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Showing posts from November, 2010

IT IS NOW THE HOUR!

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Catholic Homily/Sunday Reflection
1st Sunday of Advent Year A
November 28, 2010

I am reposting what I posted as alternative reflection for the First Sunday of Advent three years ago as I am too busy these days to even think of writing a new one.


The second and third readings’ insistence, not without a tone of urgency, to “rise and shine” and “conduct ourselves properly as in the day,” is striking. There is no mistaking it. It is urgent. It is important. And it is imperative that one gets to realize that, while waiting for something imminent and sure, one really has no time to lose, no moment to spare, no opportunity to waste and let go.

The insistence can be summarized simply thus: it is now the hour!

It is now the hour! Whilst it is true and obvious that in our days, people are hard pressed for time, and are quite incapable of waiting, it is also true that for many people in a mad rush towards something undefined, the sense of urgency can often be more a sign of neurotic attac…

FIT TO SHARE THE INHERITANCE OF THE HOLY ONES IN LIGHT!

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Catholic Homily / Sunday Reflection Solemnity of Christ the King – Year C November 21, 2010


We started the month of November filling ourselves with hope-giving memories of the saints – “the holy ones in light!” The second day of this same month saw us all filling ourselves with fond and hope-filled memories of those, who, like us, once tried and struggled in this valley of tears, to be hopefully numbered among the same “holy ones in light.” We prayed for all our departed brothers and sisters, that “eternal light might shine upon them,” and that “perpetual rest” be given them.
This month is a month so given in to life-enabling memories. All of it, traditionally, is dedicated to prayerful mementoes for all those who have gone ahead of us. This month revels in memorial, and is inundated with what memorial ultimately leads to – thoughts of endings, ideas of finality, intimations of glory, and clues of immortality that await those who are considered by God, “fit to share the inheritance of th…

EARNING ONE’S KEEP; WORKING FOR KEEPS

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Catholic Homily / Sunday Reflection 33rd Sunday in Ordinary Time – Year C November 14, 2010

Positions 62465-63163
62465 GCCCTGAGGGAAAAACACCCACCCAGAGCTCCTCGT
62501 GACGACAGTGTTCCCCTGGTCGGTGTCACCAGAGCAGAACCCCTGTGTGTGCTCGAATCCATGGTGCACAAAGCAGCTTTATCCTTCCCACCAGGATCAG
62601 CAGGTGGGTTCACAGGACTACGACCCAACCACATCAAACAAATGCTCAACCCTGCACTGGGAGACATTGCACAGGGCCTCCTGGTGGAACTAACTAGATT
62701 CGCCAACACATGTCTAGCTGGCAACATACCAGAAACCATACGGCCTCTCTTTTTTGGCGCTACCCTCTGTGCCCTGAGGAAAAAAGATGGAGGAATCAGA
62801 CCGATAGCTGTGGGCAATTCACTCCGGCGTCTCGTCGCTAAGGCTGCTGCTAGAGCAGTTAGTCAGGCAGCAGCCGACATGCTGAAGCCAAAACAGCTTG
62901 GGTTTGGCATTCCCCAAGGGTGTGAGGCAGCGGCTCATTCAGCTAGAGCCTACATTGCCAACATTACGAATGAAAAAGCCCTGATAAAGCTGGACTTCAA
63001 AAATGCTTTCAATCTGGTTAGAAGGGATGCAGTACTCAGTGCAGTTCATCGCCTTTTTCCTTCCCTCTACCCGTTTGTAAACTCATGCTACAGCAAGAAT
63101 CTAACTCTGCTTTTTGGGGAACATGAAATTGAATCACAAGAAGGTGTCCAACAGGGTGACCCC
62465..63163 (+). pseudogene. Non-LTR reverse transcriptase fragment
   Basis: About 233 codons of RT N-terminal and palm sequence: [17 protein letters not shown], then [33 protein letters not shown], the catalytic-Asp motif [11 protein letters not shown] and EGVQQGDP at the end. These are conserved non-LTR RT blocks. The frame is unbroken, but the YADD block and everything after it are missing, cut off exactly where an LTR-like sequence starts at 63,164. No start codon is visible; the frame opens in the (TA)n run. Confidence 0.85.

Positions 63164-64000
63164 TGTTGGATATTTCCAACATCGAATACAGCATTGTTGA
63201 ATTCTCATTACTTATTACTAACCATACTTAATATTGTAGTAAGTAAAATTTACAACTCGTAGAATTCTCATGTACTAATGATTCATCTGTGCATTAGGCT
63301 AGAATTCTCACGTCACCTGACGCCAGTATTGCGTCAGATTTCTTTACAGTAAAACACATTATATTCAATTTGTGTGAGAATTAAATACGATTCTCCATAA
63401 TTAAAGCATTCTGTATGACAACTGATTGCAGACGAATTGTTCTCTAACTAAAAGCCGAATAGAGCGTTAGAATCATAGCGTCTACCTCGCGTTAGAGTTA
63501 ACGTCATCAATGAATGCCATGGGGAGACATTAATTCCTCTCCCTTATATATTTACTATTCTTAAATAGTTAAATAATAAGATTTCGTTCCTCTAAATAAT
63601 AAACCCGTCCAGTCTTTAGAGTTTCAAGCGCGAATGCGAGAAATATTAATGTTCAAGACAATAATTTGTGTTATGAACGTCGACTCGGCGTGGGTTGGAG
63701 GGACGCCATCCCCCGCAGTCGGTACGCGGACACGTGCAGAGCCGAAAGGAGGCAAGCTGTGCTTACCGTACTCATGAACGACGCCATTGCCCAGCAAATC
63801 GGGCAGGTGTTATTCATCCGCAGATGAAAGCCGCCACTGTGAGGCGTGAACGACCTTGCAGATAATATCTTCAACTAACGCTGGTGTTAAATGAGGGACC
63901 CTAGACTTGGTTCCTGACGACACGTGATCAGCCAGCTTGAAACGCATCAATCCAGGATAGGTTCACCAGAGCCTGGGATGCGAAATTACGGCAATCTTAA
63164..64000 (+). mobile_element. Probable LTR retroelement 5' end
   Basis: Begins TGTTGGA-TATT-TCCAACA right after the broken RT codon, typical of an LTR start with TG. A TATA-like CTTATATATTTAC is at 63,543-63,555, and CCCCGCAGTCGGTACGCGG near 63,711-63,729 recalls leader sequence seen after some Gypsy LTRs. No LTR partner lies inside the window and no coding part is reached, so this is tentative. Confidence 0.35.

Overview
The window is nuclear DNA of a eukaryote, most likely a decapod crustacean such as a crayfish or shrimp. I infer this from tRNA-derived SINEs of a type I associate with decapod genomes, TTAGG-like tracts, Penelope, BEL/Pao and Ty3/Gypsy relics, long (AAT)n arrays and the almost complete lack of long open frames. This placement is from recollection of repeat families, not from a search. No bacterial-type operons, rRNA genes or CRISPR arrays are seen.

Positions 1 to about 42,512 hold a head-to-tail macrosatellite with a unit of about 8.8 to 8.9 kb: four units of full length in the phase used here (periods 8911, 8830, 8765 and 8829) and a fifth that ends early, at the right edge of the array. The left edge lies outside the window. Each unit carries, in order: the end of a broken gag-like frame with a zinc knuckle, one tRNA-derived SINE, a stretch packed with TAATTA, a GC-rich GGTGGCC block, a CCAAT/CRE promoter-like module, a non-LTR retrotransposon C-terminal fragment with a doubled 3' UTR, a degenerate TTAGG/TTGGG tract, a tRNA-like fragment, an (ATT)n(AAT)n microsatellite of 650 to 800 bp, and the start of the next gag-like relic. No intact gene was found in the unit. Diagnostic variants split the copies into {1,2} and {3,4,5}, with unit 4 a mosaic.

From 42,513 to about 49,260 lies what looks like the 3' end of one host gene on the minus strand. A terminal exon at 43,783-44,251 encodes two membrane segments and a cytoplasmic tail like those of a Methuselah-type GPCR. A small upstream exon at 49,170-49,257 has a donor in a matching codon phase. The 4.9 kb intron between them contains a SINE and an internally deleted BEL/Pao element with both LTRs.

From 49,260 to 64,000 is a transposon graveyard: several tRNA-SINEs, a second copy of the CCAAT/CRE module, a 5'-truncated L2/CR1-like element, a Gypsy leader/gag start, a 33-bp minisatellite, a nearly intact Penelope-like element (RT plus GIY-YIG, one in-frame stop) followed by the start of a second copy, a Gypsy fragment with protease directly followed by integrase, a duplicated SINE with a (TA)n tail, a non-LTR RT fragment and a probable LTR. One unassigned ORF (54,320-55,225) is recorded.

Last week, we were actually reintroduced to a topic which Christian tradition has always considered integral to faith – our belief in the end times, or what systematic theology of yore, has referred to as the study of the so-called “last things,” (ta eschata) or eschatology. Our reflection last week led us to reflect on how, as Christian followers of the Lord Jesus Christ, we are, in a very real sense, citizens of two worlds – earth and heaven, and that whilst Jesus’ “kingdom of God” has not fully come to fulfillment, we Christians believe that the Kingdom of God has irrupted into human history, and that we are already immersed in the “already” and the “not yet” dimensions of what Malachi and other prophets were speaking about. We are basically living in a frontier world; with eyes set solidly on heaven, but with feet fully grounded on terra firma.
It is important for us, however, not to fall naive…

LIVING IN THE FRONTIERS

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Catholic Homily / Sunday Reflection 32nd Sunday in Ordinary Time – Year C November 7, 2010

The very pastoral and ministerial Paul continues to keep in mind his fellow believers, as today, in his letter to the Thessalonians, we once more hear him pray for them. Paul, the apostle of the Lord who, two weeks ago we heard taking leave, and almost like saying good-bye to Timothy, now prays for his disciples, and asks them to pray for him in return. Paul, who has spent his time “running the race and fighting the good fight” for the Lord, now has one foot in eternity. Whilst still living in this world, he knows full well that he is really called to live a transformed life together with the God he served so well.
Paul was in effect living in the frontiers. He was, to use the words of Countryman, “living on the border of the holy” (1999). He was straddling time and eternity. He was immersed, at one and the same time, on the “already” and the “not yet” of Christian faith.
I would like to share someth…